And then I approached my first targets lucky recipients. Having decided to go for people sitting down and therefore hopefully less likely to run away, I walked up to two teenage girls, on a bench. As soon as I started talking to them and explained that I didn’t want any money or signatures they visibly relaxed and seemed really interested in taking a couple of books off my hands, saying they would give them a go even though they didn’t currently read for pleasure. 1-0 to me! I found it a lot easier after that to approach people and get talking to them about books, and whether or not they read, and found on the whole people were really positive and willing to listen. A few refused on the grounds that they said they really wouldn’t read the book and felt it would be wasted on them but no-one verbally abused me or laughed in my face.

With only a few books left to rehome, after my trips around Basingstoke and Alton Sainsbury’s (people also don’t tend to run that fast pushing trolleys), I decided to take the straglers out with me to the pub. The four remaining books were distributed amongst my friends and the table next to where we were sitting. Unfortunately, there was one horrific book incident, I can barely bring myself to tell you about, involving three pages being ripped out and a book left (not I hasten to add by any of my friends). Worry not though, fellow book lovers, because the injured book was rescued by my dear friend Brad who promised to love it and take it on holiday to Indonesia to be read on a beach. His exact words were that he would love it like he would an injured cat and I believe him, even if he had been drinking since that morning.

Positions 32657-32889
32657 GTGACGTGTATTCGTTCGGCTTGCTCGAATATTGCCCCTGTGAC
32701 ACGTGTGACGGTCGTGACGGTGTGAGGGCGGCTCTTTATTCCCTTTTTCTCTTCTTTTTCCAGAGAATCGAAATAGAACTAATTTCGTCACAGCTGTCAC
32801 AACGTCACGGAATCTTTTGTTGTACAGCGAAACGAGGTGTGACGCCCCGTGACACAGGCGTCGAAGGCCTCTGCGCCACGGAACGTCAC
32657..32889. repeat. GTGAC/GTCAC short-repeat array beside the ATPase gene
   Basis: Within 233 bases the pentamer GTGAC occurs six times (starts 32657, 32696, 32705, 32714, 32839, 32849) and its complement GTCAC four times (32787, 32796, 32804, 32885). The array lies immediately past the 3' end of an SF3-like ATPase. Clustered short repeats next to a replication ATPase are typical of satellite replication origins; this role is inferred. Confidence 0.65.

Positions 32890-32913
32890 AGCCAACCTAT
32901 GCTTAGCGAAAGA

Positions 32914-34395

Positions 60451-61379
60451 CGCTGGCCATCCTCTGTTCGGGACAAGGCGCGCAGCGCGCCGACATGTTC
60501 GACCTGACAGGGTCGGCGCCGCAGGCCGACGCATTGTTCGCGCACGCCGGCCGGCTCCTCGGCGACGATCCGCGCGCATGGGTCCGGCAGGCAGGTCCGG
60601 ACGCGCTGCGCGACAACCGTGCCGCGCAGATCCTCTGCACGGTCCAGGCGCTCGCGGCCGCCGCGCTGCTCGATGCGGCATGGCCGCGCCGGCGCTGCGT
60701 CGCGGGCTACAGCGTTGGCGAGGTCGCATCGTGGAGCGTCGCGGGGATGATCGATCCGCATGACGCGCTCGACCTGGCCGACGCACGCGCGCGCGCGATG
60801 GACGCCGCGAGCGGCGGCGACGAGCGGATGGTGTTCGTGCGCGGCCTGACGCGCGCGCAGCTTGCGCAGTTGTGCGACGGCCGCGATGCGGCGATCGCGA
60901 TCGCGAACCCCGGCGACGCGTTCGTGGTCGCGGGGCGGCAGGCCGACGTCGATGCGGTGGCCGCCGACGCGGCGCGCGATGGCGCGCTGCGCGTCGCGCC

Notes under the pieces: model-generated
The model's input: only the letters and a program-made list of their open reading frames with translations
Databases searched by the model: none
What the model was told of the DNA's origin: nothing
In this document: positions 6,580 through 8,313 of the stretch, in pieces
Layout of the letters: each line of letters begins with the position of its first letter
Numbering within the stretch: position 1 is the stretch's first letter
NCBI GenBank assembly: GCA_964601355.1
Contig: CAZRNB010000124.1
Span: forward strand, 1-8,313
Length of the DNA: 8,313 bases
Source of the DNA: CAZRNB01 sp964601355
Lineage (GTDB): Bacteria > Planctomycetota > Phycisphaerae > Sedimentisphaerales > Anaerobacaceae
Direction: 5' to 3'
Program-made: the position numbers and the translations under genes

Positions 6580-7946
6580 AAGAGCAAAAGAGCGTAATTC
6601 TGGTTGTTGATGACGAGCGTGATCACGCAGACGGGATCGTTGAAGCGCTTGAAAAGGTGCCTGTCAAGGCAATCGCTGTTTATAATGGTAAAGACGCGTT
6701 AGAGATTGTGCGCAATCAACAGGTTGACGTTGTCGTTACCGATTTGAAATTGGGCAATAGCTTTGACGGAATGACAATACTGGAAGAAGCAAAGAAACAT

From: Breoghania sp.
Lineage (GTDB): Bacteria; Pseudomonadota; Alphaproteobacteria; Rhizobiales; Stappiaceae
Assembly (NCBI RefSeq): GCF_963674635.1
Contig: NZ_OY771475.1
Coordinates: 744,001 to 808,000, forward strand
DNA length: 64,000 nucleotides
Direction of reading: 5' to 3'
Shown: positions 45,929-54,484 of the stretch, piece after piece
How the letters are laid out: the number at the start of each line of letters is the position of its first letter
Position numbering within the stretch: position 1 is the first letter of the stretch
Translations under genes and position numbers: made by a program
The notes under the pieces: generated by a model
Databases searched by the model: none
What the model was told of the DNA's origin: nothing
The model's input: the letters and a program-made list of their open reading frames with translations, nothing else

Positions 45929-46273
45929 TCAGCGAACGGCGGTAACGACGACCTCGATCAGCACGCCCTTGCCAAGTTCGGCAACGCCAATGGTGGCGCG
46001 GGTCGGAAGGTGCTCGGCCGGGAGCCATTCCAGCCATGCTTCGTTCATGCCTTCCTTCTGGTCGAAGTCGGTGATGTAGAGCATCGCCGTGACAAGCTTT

The rest of the evening was spent drinking vodka and listening to some of my friends read out passages of the book. I think a few of them may even have discussed a career move in to the lucrative world of audiobooks, so watch this space.